Muscle & Joints
Click on a topic
- Acheing stiff joints
- Ankle sprain or pain
- Back pain exercises
- Back pain exercises (video clips)
- Elbows – Tennis Elbow
- Feet: gout – what can I do?
- Feet: plantar fasciitis exercises
- Hands – thumb pain
- Hips: sciatica
- Knee pain exercises (leaflet)
- Knees: my knees crunch – should I be worried?
- Knees: I’ve got patellofemoral pain syndrome (runner’s knee) – taping and exercises
- Neck pain exercises
- Osteoarthritis exercises (the ‘wear and tear’ type of arthritis)
- Physiotherapy video catalogue
- Shoulder pain or stiffness
- Sports – which sports are really bad for your joints?
- Should I do less as I am getting older?
As we get older
For some people, their joints have a natural tendency to get stiffer and slightly worn out. This usually starts at around 45 ish but is most noticeable when in your 60s. If this happens to you, then the most important thing is to keep active. Gentle exercises like walking, swimming will help keep those joints well-oiled! More specific exercises, for example working on your quads for your legs – can make your muscles stronger which in turn can compensate for weaker joints and make you feel like you’ve got good joints again. And by the way, a lot of people, as they get older, don’t get any pains at all and enjoy a great life.
Work on that weight
One of the biggest things we can do to improve pain and stiffness in our joints is to work on our weight – especially those of you who know you have some pounds to lose. Think about your knees for a moment: those poor little knees which are about the size of your fist, have to put up with all that weight above it – your upper legs, bum, tummy, chest, shoulders and of course your heavy head! Yes, your little knees help carry all of that. And know imagine the extra weight from a big tummy, big bum and big thighs. So, reducing that weight load will have a massive impact on joint pains AND stiffness in the hips, knees or ankles.
Had an injury or strain?
Most injuries and strains need time to recover. For example, if you’ve been painting and decorating, then expect a bit of stiffness and aches. It can take 2-4 weeks to settle. If it goes beyond this, then come and see the doctor.
However, there are certain situations which give rise for concern and you should come and see the doctor within a week.
- knees: if you had a twisting injury to it, if it is red, hot and/or markedly swollen.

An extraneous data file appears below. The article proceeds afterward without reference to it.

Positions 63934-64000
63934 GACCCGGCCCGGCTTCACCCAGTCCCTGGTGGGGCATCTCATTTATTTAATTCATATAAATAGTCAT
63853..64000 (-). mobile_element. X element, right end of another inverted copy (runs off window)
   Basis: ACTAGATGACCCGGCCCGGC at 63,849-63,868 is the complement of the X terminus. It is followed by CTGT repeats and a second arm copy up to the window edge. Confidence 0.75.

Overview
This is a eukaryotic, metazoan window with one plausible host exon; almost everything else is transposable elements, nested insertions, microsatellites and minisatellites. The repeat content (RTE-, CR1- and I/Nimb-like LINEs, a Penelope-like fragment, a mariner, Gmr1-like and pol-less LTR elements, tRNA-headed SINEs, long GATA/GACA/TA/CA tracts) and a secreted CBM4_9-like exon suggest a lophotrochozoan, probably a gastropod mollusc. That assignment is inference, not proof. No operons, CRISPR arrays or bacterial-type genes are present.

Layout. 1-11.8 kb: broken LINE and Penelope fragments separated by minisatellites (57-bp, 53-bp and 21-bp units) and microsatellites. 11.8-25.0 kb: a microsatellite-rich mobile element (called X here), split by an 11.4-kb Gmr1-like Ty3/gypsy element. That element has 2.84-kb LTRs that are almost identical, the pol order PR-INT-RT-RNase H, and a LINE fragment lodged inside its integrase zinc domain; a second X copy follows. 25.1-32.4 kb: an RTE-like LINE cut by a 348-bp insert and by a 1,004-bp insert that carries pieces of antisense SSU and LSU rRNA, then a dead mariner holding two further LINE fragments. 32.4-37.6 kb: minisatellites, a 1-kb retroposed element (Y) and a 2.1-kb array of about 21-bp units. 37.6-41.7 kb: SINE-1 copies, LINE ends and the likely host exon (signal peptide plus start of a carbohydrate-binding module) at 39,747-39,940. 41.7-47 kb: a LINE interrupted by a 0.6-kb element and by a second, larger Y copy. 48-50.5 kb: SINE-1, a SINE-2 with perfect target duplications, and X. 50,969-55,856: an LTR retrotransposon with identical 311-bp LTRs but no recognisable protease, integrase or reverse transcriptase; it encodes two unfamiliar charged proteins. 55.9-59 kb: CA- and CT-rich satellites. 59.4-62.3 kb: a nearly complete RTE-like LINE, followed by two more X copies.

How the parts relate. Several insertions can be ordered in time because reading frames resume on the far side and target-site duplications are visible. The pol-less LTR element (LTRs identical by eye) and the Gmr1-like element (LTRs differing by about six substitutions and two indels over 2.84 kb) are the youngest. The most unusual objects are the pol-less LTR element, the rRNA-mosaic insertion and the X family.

- hips: if all of a sudden you can’t walk, come and see the doctor.
- back pain: come and see the doctor if you have pain in the upper or middle part of the back (as opposed to the lower part) OR pain that goes down the legs, OR if you have noticed that your bladder or bowels have started to leak.
If you go to see a doctor or physiotherapist, you may be given exercises to do if they feel you have a muscular problem where the muscles are weak and need strengthening. In fact, working on your muscles for various parts of your body is a good thing even if you don’t have any muscle or joint problems. Exercises help keep these problems away! However, for these exercises to work, you must do them regularly. For instance, you may be given some exercises to do for say tennis elbow. It is important to do them every day without fail for at least a month. Don’t just do them for a few days and give up – which is what a lot of people do and then class them as useless. Exercises have a really high chance of sorting out your problem but only if you do them. You should do around 5-10 repetitions of each exercises around 3 times a day. How do you decide on exactly how many sets and repititions? EASY – listen to your body. These exercises might cause you to go “oooh, i feel that” but should never result in “Ouch, that hurts like mad”. Carry on doing the exercises if all you are feeling is the “Oooohs”, but stop immediately if there are any “Ouches”. Always seek advice from your doctor or physio if you are unsure.
But have I broken it?
Generally, if you have broken something, you will be in excruciating pain and there will be marked swelling around the injured site. Most people wont even be able to hobble around if they have broken their hip, leg, knee, ankle or foot.
The difficulty comes with what we call hairline fractures – very fine little breaks that even x-rays sometimes find it hard to pick up. But one thing all breaks do – whether big or small – is to cause immense pain. If you have immense pain, come and see the doctor.
If you suspect someone may have broken their neck or back (for example, falling from a ladder), DO NOT MOVE THEM unless they are in great danger (and even then, try and keep their back and neck still). The best thing to do is a) keep yourself safe from danger, b) ring 999 for urgent advice and c) talk to the patient and keep them nice and calm and ask them not to move.
Children get bumps and scrapes all the time and it is sometimes difficult to know whether something is serious or not. And of course, they are your precious little ones and we want to make sure nothing bad happens to them. The following features should give you a clue that your child needs to be seen by the doctor…
- A child that is obviously in a lot of pain
- A child that is limping
- A child that is holding or protecting their joint (like protecting their elbow, or refusing to walk)
- Any child with a red, hot or swollen joint
- Any child that simply does not look well